Scars and Scar Revision After Plastic Surgery

For many plastic surgery procedures, it helps if the patient can get an idea of what they will look like after the procedure, as opposed to looking at photos of what other people look like after a similar procedure.  (See a recent story in Business Insider about plastic surgery photo morphing here). I’ve used photo morphing for years, both 2-dimensional (2D) and 3-dimensional (3D).  The 3D morphing has been more useful for breast augmentation patients, and I am going to limit this discussion to the 2D morphing which I mainly use for facial procedures, especially rhinoplasty.  (There will be some more things to discuss in the realm of 3D morphing in the near future and I’ll describe them in a future blog post.)

When I trained, morphing software was just beginning, but very few surgeons had it.  If they did anything to “morph” someone’s photo, it involved taking a physical, printed photograph (remember those?), and then, using a black marker (or a blue marker, if the background was blue), adjusting the contours of the person’s features.  This worked fine for bringing down a nasal hump, but beyond that was very limited.  Some surgeons would get creative with colored pens or paints to modify the photo, but this was very crude, messy, and couldn’t be easily changed.

The Mirror system by the Canfield company has long been the leader in digital clinical photo morphing and I have used their systems for over 13 years.  Although other systems were used, like Niamtu which got its start in the dental field, Mirror brought photo morphing to the plastic surgery mainstream.  Although I’m sure its software algorithms are similar to Photoshop, its proprietary morphing tools are targeted for the plastic surgeon’s needs.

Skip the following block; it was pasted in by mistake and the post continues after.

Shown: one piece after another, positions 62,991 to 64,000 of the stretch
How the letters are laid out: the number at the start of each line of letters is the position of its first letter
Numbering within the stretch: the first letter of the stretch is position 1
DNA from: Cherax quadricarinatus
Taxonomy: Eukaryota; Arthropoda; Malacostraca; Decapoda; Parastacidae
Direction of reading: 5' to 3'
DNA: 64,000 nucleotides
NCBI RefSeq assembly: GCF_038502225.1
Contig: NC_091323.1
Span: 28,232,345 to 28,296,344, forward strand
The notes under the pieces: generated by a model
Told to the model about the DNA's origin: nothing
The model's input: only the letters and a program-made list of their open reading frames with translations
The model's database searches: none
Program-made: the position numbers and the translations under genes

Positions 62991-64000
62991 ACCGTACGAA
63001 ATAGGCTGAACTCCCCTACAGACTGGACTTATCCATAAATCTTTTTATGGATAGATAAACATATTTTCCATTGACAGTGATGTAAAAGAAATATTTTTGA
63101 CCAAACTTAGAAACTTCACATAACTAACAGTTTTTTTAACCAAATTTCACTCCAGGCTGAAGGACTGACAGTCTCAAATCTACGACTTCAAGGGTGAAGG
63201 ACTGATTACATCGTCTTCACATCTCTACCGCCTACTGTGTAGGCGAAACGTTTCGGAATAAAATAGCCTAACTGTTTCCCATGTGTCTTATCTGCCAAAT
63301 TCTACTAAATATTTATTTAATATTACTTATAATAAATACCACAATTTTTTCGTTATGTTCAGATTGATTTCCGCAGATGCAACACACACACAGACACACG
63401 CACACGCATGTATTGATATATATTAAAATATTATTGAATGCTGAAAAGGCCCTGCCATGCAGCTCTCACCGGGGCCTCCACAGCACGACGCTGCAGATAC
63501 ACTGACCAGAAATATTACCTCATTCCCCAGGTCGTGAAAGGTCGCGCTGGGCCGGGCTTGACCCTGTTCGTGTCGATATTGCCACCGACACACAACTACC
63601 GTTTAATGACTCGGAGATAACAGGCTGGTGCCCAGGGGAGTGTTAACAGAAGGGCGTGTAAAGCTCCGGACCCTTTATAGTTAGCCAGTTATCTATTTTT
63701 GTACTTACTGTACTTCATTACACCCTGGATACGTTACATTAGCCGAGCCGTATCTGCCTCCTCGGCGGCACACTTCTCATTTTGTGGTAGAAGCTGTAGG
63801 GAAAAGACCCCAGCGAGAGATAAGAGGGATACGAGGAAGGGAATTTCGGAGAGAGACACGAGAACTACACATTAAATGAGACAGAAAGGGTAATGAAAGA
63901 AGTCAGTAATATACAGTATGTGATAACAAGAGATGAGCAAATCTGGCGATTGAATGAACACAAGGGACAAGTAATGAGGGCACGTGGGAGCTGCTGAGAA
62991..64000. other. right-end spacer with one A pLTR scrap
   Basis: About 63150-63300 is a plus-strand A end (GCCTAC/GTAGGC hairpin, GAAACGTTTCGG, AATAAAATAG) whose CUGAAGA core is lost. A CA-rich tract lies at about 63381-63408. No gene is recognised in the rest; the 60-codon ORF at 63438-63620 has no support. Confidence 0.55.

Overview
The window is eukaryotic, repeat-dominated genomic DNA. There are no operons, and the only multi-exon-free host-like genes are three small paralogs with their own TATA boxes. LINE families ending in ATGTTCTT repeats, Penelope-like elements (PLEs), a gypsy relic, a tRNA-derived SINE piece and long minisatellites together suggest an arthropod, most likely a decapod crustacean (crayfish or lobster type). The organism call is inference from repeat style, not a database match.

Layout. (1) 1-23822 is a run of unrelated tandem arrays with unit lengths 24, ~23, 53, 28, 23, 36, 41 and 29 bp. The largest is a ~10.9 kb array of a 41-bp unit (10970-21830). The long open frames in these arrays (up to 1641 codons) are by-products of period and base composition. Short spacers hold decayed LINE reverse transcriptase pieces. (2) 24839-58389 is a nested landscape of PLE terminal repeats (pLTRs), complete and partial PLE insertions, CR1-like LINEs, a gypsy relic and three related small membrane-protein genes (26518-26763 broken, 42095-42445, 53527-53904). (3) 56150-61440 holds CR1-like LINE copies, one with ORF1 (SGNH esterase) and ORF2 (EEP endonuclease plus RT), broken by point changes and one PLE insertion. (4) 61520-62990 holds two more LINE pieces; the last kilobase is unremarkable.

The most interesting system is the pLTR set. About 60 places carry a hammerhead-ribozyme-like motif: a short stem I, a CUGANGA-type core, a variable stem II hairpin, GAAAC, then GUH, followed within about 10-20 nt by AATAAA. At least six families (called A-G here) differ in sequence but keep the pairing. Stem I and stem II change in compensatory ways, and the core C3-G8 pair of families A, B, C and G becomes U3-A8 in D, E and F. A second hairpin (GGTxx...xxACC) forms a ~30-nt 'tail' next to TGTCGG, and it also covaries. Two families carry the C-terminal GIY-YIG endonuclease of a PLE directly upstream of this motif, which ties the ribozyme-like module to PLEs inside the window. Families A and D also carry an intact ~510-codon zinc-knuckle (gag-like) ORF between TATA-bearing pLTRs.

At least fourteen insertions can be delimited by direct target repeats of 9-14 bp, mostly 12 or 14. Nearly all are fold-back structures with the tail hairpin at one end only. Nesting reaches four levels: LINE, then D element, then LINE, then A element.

I find morphing invaluable, especially for rhinoplasty.  It helps the patient and me to be on the same page regarding the goals of the surgery, and gives me an opportunity to show the patient what is (and isn’t) possible.  I also use it for other facial plastic surgeries such as faceliftbrowliftblepharoplasty, and neck liposuction or Precision Tx.  I find that photo morphing is less helpful for body contouring procedures, but I have occasionally used it at the patient’s request.

Author
Douglas J. Mackenzie, MD

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